quaduplex edmonton

Often there are protests about the appearance of the developments being built as people feel that they do not fit in with the existing neighbourhood characteristics. The westmount development in the photo above has 3 units however it maintains the appearance of the surrounding neighbourhood. It looks like a larger house, however it houses three separate units.

Using Cycling to Build a More Social City

By Darren Proulx

The difficulty of meeting friendly people in a city is a subject that often surfaces in news headlines. Why is this such an important topic? Depression and loneliness are becoming more prevalent issues each year. What can be done to counteract this? One of the key factors attributed to your happiness is the quantity and quality of social interactions you experience. So we know one of the ways to improve your happiness is to have more social connections. What, then is preventing us from forming more social connections, especially in cities with higher rates of loneliness and depression?

livable_streets donald appleyard
Donald Appleyard’s Livable Streets Social Connections with Neighbours with Varying Vehicle Volumes. People interact with fewer of their neighbours on streets with higher vehicle volumes.

While there are numerous factors, car oriented developments are certainly one factor. One study by Donald Appleyard evaluating different streets in San Francisco with varying levels of vehicle volumes found that people were more connected with their neighbours when the vehicle volumes were lower. Why would this be? Vehicles generally bring with them noise and pollution, which makes it uninviting to be outside. In these sort of environments you simply want to travel along the sidewalk and get into your home as quickly as possible. Furthermore when the only the affordable housing option being built are houses where it is easy to drive into your garage without ever needing to interact with your neighbours, it is easy to see why it is hard to make social connections in these cities. On the other hand inner city neighbourhoods that offer the most potential for meeting more people are more expensive and overrun with cars due to wayward transportation engineering since the 1950’s. Bringing down the cost of housing requires building more housing supply and policy changes, both of which are crucial but longer term courses of action.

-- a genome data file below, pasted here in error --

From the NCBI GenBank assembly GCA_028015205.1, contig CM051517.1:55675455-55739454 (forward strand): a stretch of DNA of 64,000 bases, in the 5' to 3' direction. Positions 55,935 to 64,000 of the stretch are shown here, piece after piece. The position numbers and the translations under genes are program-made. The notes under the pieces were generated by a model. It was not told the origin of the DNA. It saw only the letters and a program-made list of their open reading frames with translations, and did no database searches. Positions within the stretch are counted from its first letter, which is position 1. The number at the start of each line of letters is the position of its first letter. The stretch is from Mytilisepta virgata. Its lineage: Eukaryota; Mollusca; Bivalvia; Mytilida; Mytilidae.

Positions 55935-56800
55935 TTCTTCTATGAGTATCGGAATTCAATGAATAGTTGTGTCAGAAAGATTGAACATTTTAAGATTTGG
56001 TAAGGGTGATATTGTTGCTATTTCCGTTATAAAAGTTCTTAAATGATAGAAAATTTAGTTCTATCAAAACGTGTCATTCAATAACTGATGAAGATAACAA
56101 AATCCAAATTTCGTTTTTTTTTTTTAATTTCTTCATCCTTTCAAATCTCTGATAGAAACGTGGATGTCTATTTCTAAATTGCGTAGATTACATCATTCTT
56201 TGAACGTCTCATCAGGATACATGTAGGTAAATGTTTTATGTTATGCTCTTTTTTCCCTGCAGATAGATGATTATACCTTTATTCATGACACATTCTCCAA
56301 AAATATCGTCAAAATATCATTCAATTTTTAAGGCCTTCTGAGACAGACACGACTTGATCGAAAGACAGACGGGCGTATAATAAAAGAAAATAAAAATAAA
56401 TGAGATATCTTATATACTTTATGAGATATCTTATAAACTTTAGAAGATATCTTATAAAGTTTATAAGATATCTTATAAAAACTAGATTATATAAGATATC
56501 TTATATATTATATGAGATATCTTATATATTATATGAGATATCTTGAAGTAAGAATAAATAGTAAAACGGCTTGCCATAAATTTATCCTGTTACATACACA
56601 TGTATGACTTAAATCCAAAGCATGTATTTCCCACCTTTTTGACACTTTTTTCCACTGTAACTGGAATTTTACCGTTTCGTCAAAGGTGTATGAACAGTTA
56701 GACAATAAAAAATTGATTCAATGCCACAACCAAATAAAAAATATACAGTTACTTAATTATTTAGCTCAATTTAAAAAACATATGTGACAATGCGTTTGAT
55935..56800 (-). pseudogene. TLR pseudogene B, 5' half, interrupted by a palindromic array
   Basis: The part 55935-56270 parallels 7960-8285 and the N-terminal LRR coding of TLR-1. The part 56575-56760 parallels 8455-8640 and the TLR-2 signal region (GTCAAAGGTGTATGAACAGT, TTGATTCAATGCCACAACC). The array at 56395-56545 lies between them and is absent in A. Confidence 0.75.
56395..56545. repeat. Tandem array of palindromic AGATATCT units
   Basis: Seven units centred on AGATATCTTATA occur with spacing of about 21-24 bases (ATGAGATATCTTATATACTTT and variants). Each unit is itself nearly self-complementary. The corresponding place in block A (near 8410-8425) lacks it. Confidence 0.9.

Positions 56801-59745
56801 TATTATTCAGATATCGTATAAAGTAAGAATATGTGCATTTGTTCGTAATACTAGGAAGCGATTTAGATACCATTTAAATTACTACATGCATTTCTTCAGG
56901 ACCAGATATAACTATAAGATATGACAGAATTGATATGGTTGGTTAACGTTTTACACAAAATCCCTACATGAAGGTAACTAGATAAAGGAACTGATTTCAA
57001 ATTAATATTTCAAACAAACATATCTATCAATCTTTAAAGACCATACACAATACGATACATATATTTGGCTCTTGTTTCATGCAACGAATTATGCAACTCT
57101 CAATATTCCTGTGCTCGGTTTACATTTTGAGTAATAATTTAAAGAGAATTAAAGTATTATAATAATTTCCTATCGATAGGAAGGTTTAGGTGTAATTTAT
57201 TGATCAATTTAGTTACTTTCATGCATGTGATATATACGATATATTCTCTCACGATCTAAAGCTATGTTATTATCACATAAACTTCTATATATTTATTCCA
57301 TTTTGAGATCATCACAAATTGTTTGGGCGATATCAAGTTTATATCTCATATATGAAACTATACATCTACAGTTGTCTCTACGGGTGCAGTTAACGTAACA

Montreal protected cycling lane
People cycling on a protected cycling lane in Montreal.

Is there a way to balance out the higher cost of inner city living while increasing the opportunities of social interactions quicker? Cycling should be part of the answer. Cycling is an efficient and quick way for travelling around the city when it is convenient, safe and comfortable. Most trips are under 5 kilometers, which is at most 20 minutes by bicycle. Bicycles emit no noise and no toxic fumes. With cycling cities can be built at a human speed and scale. With a city built around cycling people are offered a chance to mingle with their neighbours again since their street is comfortable enough to let them.

Amsterdam and Utrecht have a 60% cycling trip mode share in the city centre